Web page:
The hardness of wood. (1980)
AuthorsDoyle, Johnshow all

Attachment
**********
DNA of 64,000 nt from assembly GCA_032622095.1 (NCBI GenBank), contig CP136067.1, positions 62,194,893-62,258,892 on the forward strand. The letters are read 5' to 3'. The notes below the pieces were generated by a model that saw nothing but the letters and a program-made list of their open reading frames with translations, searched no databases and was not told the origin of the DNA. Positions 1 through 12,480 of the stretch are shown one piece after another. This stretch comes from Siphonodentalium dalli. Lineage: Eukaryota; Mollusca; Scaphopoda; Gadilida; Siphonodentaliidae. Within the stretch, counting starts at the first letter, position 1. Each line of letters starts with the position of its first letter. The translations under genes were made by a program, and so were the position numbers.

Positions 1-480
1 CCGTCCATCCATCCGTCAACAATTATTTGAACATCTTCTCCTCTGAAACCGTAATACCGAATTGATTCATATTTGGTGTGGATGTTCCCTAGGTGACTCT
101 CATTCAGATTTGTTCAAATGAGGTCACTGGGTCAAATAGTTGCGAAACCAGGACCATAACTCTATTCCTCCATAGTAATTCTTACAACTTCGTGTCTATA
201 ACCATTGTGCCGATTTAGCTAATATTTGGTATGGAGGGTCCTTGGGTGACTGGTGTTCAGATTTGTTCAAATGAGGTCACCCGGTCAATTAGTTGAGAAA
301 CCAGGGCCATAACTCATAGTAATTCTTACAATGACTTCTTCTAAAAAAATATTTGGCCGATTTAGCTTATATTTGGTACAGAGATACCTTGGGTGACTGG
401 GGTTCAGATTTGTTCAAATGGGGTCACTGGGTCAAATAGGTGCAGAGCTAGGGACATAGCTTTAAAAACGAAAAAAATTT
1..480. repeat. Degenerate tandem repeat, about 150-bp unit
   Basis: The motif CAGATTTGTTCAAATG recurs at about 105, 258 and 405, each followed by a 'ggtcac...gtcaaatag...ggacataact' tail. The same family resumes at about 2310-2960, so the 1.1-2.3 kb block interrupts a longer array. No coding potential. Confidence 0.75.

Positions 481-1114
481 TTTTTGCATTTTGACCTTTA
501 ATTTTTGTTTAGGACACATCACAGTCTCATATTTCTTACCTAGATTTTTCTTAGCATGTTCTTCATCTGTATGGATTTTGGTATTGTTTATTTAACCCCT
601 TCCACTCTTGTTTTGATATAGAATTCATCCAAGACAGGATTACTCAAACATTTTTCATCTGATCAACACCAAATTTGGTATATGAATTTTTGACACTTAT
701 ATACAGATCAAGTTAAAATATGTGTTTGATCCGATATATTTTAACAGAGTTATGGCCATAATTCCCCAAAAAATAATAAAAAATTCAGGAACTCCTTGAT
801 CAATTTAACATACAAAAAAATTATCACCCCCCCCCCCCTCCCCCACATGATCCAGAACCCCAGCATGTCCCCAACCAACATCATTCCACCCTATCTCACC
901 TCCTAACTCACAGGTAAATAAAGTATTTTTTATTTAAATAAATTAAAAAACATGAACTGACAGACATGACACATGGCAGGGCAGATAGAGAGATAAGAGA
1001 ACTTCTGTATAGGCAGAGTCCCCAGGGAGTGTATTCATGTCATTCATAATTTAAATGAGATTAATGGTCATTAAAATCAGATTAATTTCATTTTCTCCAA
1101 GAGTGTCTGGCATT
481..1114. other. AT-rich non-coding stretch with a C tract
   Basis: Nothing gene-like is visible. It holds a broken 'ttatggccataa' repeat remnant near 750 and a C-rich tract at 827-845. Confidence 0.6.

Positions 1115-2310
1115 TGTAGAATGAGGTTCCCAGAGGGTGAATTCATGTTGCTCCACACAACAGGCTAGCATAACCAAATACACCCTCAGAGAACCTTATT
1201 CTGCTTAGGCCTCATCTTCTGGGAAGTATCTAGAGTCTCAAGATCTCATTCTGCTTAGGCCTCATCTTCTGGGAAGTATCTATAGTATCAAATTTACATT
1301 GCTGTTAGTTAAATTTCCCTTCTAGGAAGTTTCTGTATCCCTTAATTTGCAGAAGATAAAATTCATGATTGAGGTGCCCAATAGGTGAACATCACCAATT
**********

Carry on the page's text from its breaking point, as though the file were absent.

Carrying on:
This investigation covers the development of hardness testing in general, including reference to the considerable work done in this field with metals. Hardness testing of wood is reviewed from the early 19th century to its culmination in the development of a number of standard methods now in use for testing hardness. The effects of factors such as density, structure and environmental conditions are considered with reference to the literature. Wood is tested on three faces using wedges and the Janka test tool to determine the influence of sample orientation on hardness results. The effect of loading rate is investigated and comment is made on loading rates and penetration depths used in the different methods. Investigations into the hardness properties of rigid cellular polyurethane foams are also reported. Evidence is submitted showing that woods should be considered as a range of materials - low density cellular and almost rigid-solid at the two extremes. Correlations for Wedge Hardness with other strength properties and density of timber in the air dry state are given for New Zealand timbers and some overseas timbers covering a density range from 140 to 1270 kg/m³. The Wedge test is shown to be capable of good prediction of many properties and is closely dependent on density. Correlations with green timbers were less good, but still show general agreement with trends in other strength properties. Results indicate an application for the use of sharp wedges as an alternative method of determining cleavage strength parallel to the grain. Tests on particle board and fibreboard are not encouraging. A 136° wedge appears a useful guide to hardness on the board face, especially for use with thinner board, but does not reliably detect density gradient across the edge of the board.